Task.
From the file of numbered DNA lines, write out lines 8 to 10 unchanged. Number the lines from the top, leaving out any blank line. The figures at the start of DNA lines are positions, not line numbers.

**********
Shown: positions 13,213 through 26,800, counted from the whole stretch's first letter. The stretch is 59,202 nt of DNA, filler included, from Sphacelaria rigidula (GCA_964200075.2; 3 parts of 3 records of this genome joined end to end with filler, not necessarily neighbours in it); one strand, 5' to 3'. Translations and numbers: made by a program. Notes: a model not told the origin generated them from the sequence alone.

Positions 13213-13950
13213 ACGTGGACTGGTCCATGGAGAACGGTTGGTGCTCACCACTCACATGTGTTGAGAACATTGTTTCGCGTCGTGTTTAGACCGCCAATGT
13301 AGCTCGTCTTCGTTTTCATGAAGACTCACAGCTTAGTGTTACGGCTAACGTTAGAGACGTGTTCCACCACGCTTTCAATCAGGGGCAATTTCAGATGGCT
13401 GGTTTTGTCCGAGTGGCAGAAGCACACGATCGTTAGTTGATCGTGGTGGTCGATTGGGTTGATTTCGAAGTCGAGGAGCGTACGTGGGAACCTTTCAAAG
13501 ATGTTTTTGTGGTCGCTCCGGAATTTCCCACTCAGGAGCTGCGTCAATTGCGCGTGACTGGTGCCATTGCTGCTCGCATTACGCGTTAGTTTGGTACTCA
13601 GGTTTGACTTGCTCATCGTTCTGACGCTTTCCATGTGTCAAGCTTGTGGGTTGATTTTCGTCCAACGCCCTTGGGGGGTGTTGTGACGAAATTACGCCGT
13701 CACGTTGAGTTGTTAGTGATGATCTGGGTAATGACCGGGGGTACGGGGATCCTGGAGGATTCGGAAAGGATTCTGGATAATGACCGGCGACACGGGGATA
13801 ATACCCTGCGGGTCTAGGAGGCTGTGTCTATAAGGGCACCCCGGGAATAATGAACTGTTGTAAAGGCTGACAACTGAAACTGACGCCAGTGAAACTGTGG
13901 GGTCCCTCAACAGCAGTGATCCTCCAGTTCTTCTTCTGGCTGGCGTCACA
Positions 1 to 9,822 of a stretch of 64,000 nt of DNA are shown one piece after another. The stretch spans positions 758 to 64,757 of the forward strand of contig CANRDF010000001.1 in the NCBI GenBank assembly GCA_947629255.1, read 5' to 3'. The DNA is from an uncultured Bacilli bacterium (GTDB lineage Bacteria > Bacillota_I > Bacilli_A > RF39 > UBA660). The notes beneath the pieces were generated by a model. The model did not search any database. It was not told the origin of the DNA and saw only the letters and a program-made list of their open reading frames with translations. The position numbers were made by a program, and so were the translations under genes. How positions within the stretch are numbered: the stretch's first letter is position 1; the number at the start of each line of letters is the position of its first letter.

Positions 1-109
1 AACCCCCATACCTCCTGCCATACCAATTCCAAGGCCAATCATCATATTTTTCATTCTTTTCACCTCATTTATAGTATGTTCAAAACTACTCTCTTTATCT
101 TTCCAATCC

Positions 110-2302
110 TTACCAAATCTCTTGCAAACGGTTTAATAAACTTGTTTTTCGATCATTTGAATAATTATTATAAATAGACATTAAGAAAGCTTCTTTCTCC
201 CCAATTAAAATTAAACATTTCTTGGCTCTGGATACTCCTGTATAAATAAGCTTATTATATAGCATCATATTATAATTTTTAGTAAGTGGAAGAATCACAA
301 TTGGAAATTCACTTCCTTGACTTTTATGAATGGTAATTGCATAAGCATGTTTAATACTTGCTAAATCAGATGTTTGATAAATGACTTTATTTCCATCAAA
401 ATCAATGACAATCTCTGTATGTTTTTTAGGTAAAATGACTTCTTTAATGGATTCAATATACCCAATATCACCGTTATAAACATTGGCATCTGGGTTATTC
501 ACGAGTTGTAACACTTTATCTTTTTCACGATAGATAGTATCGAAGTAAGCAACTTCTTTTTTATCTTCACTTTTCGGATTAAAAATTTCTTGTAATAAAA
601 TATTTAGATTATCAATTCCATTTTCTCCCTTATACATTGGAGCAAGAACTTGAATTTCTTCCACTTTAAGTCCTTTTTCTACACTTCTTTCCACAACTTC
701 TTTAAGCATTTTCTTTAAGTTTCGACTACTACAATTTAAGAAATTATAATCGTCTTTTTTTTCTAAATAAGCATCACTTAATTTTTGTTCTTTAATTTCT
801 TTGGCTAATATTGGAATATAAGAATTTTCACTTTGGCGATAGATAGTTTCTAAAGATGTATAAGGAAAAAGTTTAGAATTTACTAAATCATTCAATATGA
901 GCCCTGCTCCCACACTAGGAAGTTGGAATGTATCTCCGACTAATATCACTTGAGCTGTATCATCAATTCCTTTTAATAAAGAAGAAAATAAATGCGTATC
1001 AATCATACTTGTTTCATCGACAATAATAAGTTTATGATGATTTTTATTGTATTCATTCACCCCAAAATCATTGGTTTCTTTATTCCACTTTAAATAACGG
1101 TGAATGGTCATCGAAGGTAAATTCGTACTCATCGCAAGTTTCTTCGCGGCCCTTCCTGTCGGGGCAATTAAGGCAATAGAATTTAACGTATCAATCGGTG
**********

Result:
13701 CACGTTGAGTTGTTAGTGATGATCTGGGTAATGACCGGGGGTACGGGGATCCTGGAGGATTCGGAAAGGATTCTGGATAATGACCGGCGACACGGGGATA
13801 ATACCCTGCGGGTCTAGGAGGCTGTGTCTATAAGGGCACCCCGGGAATAATGAACTGTTGTAAAGGCTGACAACTGAAACTGACGCCAGTGAAACTGTGG
13901 GGTCCCTCAACAGCAGTGATCCTCCAGTTCTTCTTCTGGCTGGCGTCACA